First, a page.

Paul, an Apostle: Reversing the Trend of Proving Oneself

We live in a world of impressions. Constantly we are asked to impress and we expect others to impress us. This is sometimes evident in my life.

Every time I go back to my hometown, I feel somewhat like I have to prove myself. Numerous people know my past failures and I feel like a lot of the time that I’m there that I just spend trying to prove that I’m a different person. I make sure that people know that I go to a Christian school and that I’ve been called to the ministry. But I am encouraged by the way that the Apostle Paul handled things after his conversion.

If you do not know Paul’s story, it is a crazy one. Paul, formerly known as Saul, was a persecutor of Christians. He killed Christians, dragged them out of their houses and imprisoned them (Acts 8:3). He was trying to protect the Jewish way of life because he did not believe that Jesus was the Messiah. Saul was a bad dude. Paul even recalls later that he is the worst of sinners (1 Timothy 1:15).

But on the road to Damascus, Paul’s life was ransomed by Christ. He was made a new creation and Paul became one of the greatest missionaries to ever live.

Now would you think that Paul had something to prove? Why wouldn’t he go to the apostles and tell them how God had changed his life right away? Because he knew that his calling, his salvation was not dependent on others. Paul acted in a different way.

He did not go immediately to anyone trying to prove Himself (Galatians 1:16). He actually spent time by Himself in Arabia (Galatians 1:17). God in that time was preparing Paul for what would come next.

In the book of Galatians, Paul is confronted about his calling by the Judaizers, a group teaching a false gospel to the church of Galatia. They question his authority, his apostleship.

How does Paul respond? Anger? Defensiveness?

Nope. Paul responds, “For am I now seeking the favor of men, or of God? Or am I striving to please men? If I were still trying to please men, I would not be a bond-servant of Christ” (Galatians 1:10)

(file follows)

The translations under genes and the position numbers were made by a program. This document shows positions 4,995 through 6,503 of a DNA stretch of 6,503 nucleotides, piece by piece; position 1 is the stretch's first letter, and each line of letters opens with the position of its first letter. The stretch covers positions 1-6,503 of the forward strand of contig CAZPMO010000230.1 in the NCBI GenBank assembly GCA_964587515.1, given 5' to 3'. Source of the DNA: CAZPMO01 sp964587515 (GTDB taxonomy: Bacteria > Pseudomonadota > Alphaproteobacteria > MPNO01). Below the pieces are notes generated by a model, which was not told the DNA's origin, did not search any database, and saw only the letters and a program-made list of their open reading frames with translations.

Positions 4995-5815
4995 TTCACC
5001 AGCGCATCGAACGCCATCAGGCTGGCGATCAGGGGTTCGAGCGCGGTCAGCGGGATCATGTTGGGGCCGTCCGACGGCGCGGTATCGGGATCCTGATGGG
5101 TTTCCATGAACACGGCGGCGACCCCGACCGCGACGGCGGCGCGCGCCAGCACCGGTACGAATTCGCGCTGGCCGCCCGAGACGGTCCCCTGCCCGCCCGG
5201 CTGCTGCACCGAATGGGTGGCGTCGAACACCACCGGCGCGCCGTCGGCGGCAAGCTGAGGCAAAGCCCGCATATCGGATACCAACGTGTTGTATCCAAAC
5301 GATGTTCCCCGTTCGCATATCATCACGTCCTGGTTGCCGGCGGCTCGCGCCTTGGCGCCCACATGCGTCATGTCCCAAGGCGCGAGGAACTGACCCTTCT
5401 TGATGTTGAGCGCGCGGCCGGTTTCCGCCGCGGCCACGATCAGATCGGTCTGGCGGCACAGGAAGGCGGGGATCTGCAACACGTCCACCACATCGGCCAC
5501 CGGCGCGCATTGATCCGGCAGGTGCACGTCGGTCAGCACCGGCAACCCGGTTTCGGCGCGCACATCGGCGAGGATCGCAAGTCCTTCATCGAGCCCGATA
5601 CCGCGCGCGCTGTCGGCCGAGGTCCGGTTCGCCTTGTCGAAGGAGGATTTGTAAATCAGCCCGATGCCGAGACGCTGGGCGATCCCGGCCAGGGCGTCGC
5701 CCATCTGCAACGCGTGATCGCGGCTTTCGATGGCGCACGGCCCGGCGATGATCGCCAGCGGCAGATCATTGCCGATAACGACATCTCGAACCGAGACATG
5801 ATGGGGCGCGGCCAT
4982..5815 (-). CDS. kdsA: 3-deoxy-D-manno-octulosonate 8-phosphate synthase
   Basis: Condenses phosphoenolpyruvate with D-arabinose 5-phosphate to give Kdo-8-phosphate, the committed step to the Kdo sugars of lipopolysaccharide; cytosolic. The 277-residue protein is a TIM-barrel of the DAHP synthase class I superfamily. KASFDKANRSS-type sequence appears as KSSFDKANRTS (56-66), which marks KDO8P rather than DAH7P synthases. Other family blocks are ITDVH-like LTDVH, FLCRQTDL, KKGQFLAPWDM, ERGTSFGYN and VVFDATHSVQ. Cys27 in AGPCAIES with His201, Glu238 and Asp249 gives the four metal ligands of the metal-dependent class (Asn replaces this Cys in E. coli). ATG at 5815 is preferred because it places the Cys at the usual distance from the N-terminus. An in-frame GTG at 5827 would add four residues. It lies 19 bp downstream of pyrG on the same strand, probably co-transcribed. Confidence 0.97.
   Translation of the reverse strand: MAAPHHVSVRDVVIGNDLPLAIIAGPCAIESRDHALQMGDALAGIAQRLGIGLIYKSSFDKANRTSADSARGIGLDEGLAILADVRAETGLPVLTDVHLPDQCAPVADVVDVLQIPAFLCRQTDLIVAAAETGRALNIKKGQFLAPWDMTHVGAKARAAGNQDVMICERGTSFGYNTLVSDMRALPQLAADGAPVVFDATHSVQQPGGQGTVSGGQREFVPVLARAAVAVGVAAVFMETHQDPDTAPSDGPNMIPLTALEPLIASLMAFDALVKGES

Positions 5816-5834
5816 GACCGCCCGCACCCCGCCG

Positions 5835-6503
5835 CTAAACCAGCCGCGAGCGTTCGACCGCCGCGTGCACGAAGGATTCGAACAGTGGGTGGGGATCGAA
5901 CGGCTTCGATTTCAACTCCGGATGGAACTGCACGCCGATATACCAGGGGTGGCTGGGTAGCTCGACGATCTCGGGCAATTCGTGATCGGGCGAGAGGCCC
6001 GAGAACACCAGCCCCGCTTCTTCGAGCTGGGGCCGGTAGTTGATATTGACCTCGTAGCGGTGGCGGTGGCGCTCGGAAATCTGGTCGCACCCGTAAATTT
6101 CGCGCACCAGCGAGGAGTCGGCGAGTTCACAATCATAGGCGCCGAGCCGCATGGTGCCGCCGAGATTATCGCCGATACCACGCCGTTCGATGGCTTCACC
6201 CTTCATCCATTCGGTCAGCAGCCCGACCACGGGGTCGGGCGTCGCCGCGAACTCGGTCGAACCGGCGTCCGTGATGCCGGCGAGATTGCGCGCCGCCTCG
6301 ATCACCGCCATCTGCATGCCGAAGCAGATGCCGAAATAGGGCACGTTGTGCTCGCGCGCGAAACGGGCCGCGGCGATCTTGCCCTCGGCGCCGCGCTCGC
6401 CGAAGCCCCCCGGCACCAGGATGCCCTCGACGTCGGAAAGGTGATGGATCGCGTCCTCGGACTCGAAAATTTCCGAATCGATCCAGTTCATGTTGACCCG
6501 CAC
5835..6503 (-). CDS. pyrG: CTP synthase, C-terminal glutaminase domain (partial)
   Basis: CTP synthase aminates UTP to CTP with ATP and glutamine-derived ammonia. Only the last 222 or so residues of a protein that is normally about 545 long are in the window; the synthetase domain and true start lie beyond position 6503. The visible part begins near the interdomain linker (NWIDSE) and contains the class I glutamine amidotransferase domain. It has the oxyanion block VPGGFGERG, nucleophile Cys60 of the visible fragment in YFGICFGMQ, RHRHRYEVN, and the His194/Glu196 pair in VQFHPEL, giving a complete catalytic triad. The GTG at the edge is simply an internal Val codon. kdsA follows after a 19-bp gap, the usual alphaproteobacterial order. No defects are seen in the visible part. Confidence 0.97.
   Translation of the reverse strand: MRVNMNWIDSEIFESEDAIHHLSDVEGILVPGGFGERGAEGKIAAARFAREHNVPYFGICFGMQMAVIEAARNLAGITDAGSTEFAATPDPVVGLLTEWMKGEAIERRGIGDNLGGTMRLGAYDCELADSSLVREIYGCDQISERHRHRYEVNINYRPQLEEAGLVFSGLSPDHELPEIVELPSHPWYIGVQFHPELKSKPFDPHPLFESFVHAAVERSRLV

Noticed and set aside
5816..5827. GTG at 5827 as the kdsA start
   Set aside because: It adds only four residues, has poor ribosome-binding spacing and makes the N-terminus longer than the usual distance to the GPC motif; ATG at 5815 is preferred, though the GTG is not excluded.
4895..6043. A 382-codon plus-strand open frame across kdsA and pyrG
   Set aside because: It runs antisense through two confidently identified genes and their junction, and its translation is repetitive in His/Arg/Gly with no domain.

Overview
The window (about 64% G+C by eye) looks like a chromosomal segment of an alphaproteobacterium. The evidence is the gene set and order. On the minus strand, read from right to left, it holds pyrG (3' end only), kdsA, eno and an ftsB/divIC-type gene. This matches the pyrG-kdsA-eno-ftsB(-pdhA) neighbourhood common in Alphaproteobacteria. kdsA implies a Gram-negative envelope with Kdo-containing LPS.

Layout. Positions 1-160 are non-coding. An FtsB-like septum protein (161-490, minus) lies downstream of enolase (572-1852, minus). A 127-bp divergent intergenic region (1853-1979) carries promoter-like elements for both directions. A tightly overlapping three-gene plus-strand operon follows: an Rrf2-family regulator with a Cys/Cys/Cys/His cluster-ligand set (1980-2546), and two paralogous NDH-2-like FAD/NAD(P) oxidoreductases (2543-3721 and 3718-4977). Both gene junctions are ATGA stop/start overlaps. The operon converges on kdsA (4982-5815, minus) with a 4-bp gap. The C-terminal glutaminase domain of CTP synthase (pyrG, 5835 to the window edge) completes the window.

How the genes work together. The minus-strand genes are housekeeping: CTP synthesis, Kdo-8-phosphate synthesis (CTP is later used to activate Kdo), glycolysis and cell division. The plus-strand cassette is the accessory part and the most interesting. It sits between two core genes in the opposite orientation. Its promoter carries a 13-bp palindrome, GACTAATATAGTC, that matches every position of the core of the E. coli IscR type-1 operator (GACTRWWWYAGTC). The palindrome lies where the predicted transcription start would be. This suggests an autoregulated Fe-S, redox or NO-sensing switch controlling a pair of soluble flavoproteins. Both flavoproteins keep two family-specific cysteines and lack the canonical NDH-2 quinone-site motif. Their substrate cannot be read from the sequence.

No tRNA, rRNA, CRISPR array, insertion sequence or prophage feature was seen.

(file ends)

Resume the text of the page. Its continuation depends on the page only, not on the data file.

Paul realized where his call came from, God. He realized that the old nature, the flesh nature was bent on pleasing people, but that he no longer was enslaved to that. Paul uses a conditional statement to put the final emphasis on this, that if he were still trying to please men, then he would not be a slave of Christ.

That’s why Paul was able to live his life in boldness. That’s why he was able to go through all the persecutions, and trials and continue to believe that this was a part of God’s plan. He never had to prove himself to any person.

That should encourage us. If Paul, the worst of sinners did not have to prove himself, we do not have to either. In Christ, we are free from proving ourself, our call, our new life.

No matter where you have come from, God has given you a special calling, not dependent on the agreement of others. We are no longer slaves of men, but slaves of Christ. And that is the best place to be.

Live this New Year free from having to prove yourself to others.

Blessings ya’ll,
Joseph.

Dealing with Temptation: Part 1: Identification, Not Suppression

Many of you, like myself, have tried to deal with temptations. Books, podcasts, sermons. These are all fine and good. But I think there is a better way to deal with it. The next few blog posts will be aimed towards helping us gain a better understanding of temptation and overcoming it.

It clicked in my head a few weeks ago. Most if not all of us have seen Finding Nemo. In the movie there is a scene where one shark is speaking from a podium and he says he has not had a fish in two weeks. The sharks applaud the effort. Only a scene or two later, blood rushes up to the shark’s nostril, his eyes turn black and all he wants is “just a bite” of those fish.

This is how I have been feeling recently with temptations. I do well for two weeks. I feel good about my progress. And then temptation slaps me right in the face. And my eyes turn black and all I want is just a bite. But we all know that just a bite is not possible. Temptation leads to sin and sin leads to death and destruction.

So how do we get out of this cycle? Well, first I think the key is identifying what temptation looks like. Temptation looks differently for each person, but the effects are the same. We have to identify what our temptation looks like.

How do we do this? The only true way to identify what temptation and sin is, is to know the truth really well. For example, those who are hoping to catch a fake dollar bill, are not studying all the variations of false bills. Instead, they are studying and examining what a real dollar bill looks like. They know every nook and cranny of that thing. They do that so when the time comes, they will know what the true bill looks like.

The Bible describes Satan as an angel of light (2 Corinthians 11:14). The apple in the garden looked appealing to Adam and Eve. The apple was not inherently bad in and of itself. It was bad to eat from that tree because that was a direct command from God. And Satan will try to make us not believe God fully.

Just like in our culture today, there are things out there that look appealing, that are not even inherently bad. We have to know the truth. And the next blog post will talk more in depth of how we identify the truth and weed out the lies of the devil and our own fleshly desires.

picture taken from: steff1205.wix.com
Merry Christmas ya’ll,
Joseph.